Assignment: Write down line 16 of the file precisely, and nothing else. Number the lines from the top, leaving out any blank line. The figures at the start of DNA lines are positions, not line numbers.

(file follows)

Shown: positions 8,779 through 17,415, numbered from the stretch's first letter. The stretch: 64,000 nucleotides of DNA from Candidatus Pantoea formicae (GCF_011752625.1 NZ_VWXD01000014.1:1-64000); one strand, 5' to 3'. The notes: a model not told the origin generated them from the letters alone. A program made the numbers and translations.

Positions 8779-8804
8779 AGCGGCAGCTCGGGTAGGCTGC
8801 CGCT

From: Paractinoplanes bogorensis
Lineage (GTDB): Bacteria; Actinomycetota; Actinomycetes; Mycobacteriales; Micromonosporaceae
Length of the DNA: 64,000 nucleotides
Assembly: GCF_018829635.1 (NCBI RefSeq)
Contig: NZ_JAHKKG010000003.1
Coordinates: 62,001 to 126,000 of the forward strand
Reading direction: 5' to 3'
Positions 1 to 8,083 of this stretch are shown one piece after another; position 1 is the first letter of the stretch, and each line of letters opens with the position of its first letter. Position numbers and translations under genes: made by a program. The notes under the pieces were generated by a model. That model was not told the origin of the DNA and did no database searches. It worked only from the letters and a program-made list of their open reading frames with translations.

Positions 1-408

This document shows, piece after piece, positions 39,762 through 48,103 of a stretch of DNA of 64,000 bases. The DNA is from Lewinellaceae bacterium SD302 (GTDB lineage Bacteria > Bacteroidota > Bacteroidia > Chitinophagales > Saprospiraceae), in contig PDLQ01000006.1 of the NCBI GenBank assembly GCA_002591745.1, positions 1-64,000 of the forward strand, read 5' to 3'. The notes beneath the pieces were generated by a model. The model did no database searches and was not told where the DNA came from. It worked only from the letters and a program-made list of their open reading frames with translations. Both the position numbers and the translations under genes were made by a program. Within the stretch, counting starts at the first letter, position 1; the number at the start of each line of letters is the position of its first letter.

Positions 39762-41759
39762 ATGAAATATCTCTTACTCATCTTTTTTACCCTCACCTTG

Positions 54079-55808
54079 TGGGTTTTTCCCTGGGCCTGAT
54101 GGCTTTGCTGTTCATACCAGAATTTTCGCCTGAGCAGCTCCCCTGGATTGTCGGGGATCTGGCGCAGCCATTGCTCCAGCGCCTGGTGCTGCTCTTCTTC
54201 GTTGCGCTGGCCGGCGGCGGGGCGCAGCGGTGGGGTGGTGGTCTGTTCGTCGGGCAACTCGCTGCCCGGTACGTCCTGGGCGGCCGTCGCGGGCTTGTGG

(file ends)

39762 ATGAAATATCTCTTACTCATCTTTTTTACCCTCACCTTG